Wednesday, April 02, 2003

Wouldn't you love to be a fly on the wall on judgment day when Justice Clarence Thomas has to explain his antipathy to affirmative action to the Almighty?

Of course, I am not even close to being neutral on this subject, I'm simply baffled that it is even an issue. I think the opposition to affirmative action represents a misunderstanding of justice and the phenomenon of human existence.

Justice is not simply everyone gets the same treatment everytime, so what is done for A, must be done for B, etc. The State's role is not to treat everyone the same but to make sure that everyone has equal and fair access to its fruits. That would mean, in cases in which classes or groups have been at a historical disadvantage, preferential action can be taken to remedy historical wrongs. Justice is an aspect of human history and society and for this reason cannot be treated independent of history.

If A and B are in a competition and A immorally destroys B's training facilities and everything that would make B prepare for the competition. And then come the day of the competition it is discovered that A engaged in such activity, justice would require that the historical disadvantage be taken into account in remedying the situation and further, being A had the resources to engage in such actions, justice demands that structures be put in place to prevent such actions in the future. Now whatever decisions are made appear unfair to A on that competition day because he was ready and trained and ready to go, but the fairness and justice in regard to that situation cannot be measured by the decisions on the competition day but by the history that is brought to bear on that day.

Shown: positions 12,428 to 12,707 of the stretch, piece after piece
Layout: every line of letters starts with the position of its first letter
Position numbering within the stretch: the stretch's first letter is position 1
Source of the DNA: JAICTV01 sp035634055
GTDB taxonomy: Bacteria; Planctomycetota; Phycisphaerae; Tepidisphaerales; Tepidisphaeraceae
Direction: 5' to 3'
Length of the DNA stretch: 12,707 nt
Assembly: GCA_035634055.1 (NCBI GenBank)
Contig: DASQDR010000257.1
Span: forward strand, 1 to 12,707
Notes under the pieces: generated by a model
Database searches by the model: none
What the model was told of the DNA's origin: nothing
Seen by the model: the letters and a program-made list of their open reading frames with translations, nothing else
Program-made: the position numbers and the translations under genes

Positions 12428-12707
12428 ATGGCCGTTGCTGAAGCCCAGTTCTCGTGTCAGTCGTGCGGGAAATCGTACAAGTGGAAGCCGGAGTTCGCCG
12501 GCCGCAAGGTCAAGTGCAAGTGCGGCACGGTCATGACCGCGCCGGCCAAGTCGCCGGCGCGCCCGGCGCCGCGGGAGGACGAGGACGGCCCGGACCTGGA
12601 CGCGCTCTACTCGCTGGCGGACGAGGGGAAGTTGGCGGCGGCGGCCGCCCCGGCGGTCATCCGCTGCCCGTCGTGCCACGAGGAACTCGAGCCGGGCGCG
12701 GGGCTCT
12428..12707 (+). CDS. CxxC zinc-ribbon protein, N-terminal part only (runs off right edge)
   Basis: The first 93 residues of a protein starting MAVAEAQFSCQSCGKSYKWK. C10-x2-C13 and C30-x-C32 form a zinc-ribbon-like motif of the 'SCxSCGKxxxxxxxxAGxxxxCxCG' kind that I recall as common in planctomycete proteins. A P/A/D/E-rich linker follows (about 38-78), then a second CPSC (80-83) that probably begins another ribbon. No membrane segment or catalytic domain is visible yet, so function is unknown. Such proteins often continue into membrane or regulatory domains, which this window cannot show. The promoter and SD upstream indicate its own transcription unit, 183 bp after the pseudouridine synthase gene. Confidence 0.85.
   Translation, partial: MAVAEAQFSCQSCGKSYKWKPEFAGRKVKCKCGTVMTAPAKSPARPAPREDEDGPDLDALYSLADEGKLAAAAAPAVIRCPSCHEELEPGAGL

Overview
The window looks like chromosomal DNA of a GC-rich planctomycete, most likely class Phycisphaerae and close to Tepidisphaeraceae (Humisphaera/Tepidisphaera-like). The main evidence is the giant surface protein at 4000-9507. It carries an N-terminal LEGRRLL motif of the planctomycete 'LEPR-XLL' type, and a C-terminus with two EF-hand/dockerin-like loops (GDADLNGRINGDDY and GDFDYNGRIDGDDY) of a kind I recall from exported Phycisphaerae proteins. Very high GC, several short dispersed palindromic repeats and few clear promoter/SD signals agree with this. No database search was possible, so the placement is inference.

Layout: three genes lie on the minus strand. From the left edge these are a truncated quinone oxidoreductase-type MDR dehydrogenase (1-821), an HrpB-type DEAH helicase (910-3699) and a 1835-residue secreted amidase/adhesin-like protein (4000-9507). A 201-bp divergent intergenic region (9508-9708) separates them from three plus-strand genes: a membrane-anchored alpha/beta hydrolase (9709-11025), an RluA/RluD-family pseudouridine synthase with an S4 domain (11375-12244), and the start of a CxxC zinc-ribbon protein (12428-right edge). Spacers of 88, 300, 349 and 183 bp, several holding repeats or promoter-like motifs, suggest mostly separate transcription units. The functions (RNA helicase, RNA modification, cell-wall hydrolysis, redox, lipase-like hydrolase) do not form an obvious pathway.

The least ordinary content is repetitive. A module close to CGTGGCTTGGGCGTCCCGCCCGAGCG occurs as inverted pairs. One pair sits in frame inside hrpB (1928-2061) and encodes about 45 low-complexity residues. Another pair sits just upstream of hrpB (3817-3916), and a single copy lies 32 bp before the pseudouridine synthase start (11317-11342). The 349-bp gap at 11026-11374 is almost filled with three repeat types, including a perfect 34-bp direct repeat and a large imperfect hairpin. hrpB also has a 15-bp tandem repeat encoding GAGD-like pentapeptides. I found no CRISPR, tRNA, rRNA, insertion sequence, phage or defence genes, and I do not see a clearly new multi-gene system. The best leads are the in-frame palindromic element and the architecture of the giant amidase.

Historical circumstances cannot be absent from the notion of justice and retribution and reparation always hurt in some way those from whom retribution is sought.


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